Newspaper article International New York Times

Putin Agrees to Deliver Air Defenses to Tehran ; Russia Seizes Opening to Gain Trade Benefits If Nuclear Deal Is Reached

Newspaper article International New York Times

Putin Agrees to Deliver Air Defenses to Tehran ; Russia Seizes Opening to Gain Trade Benefits If Nuclear Deal Is Reached

Article excerpt

President Vladimir V. Putin approved the delivery of a sophisticated air defense missile system to Iran on Monday, a step that is likely to further strain ties with Washington..

President Vladimir V. Putin approved the delivery of a sophisticated air defense missile system to Iran on Monday, a step designed to secure Russia's future trade relations with Tehran and one that is likely to further strain ties with Washington.

The supply of the S-300 surface-to-air missile system, a deal suspended five years ago in the midst of United Nations sanctions against Iran, could significantly bolster the Islamic republic's defenses against any future attack.

There was no timetable announced for delivering the weapons. The military deal, along with an oil-for-goods barter program that Moscow has been negotiating with Tehran for months, underscored that Russia was determined to claim a share of the economic spoils should a nuclear deal with Iran be signed and international trade ties resume.

Sergey V. Lavrov, the Russian foreign minister, said that the pending deal with Iran on its nuclear program eliminated any need for banning the missile sales.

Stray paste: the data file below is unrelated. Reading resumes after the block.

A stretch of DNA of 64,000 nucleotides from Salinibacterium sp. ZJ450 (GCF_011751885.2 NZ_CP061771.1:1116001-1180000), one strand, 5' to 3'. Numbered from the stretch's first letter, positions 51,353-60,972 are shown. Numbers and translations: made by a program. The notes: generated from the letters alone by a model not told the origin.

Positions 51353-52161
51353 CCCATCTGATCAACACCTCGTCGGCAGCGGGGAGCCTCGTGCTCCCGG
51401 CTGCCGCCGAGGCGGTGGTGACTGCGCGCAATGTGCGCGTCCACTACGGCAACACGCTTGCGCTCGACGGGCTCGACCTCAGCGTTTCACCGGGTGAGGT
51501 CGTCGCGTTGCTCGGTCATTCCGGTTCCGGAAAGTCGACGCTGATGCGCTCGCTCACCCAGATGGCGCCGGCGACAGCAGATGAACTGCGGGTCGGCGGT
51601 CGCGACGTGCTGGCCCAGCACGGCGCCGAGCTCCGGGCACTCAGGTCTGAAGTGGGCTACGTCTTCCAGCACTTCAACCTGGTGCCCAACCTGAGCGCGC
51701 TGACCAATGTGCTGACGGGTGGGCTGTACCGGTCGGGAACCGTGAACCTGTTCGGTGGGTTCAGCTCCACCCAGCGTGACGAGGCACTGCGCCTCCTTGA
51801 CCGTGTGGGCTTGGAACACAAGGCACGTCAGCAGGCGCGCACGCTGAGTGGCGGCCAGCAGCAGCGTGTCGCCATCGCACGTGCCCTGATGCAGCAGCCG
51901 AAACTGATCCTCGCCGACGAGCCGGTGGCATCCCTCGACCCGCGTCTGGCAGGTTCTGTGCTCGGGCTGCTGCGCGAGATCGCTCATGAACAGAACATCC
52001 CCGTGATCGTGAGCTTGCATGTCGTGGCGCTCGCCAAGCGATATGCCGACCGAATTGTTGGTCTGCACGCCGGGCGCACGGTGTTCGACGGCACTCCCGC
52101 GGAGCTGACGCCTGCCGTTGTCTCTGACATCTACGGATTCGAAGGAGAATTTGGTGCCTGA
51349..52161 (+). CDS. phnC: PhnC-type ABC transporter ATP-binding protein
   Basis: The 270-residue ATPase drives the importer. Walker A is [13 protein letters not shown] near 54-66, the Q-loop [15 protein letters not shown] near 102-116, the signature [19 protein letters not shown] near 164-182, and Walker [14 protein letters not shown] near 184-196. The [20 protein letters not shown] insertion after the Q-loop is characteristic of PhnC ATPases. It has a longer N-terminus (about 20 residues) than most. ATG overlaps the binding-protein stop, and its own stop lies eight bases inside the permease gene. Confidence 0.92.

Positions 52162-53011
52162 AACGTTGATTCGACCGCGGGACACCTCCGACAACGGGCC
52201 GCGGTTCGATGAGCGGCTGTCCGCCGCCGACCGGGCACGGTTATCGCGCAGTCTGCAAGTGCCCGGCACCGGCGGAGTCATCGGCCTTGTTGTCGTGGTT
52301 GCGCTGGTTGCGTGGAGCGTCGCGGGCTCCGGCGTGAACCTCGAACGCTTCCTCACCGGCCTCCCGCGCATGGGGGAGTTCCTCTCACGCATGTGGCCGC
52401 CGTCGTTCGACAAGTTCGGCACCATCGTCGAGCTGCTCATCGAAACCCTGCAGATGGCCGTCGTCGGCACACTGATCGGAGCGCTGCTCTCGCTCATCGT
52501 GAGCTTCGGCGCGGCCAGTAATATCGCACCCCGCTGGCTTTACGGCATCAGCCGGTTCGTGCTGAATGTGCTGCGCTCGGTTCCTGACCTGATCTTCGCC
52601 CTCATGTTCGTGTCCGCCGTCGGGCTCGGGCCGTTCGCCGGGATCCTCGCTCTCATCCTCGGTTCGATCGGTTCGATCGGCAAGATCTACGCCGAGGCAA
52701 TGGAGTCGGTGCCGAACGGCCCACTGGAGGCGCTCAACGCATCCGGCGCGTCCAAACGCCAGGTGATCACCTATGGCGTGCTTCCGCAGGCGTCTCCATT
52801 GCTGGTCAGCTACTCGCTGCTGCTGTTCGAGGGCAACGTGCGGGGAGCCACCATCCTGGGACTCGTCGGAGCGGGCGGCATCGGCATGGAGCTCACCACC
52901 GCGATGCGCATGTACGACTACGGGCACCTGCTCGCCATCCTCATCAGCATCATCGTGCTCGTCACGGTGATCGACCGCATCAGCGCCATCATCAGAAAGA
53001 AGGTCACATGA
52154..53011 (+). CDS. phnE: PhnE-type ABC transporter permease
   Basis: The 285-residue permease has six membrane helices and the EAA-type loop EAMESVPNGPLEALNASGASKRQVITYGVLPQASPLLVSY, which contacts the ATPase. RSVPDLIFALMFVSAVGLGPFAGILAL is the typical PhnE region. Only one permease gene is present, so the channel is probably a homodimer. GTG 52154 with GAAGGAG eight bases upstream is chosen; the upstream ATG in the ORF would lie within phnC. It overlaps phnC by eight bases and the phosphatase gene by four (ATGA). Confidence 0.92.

"It was done in the spirit of good will in order to encourage progress in the talks," Mr. Lavrov said in a televised statement, "We believe that the need for this kind of embargo, indeed a separate, voluntary Russian embargo, has completely disappeared."

Moscow suspended the deal on its own accord in September 2010, even though the missiles were not covered by the sanctions approved under a United Nations Security Council resolution at that time.

The five permanent members of the Security Council, including Russia, plus Germany, have been negotiating with Iran for years to try to ensure that its nuclear program remains peaceful.

The broad framework for a deal was agreed upon in Lausanne, Switzerland, on April 2. A formal accord that could be negotiated by the end of June would pave the way for the lifting of United Nations trade sanctions against Iran.

The surface-to-air missile deal did not pose a threat to Israel, Mr. Lavrov said, emphasizing that the S-300 was a defensive weapon.

Israel issued a sharp rebuke, saying that Iran was seeking to gain premature international approval for the nuclear deal before it was finalized. The deal shows that "the economic momentum in Iran that will come in the wake of lifting the sanctions will be exploited for armaments and not used for the welfare of the Iranian people," Yuval Steinitz, the intelligence minister, said in a statement.

Iran, Mr. Steinitz said, "is being allowed to arm itself with advanced weapons that will only increase its aggression."

Mr. Lavrov, alluding to recent airstrikes by Saudi Arabia and others against Iranian allies in Yemen, suggested that Iran needed a more robust air defense system. "For Iran, which is located in the volatile Middle East region, a modern air defense system is very important, especially now that tensions have run high in the surrounding environment," he said.

Mr. Lavrov also noted that Moscow could use the money: At the time the deal was negotiated in 2007, Russian media reported that it was worth $800 million. Iran had sought some $4 billion in damages after the delivery was suspended, although it was unlikely to receive it. …

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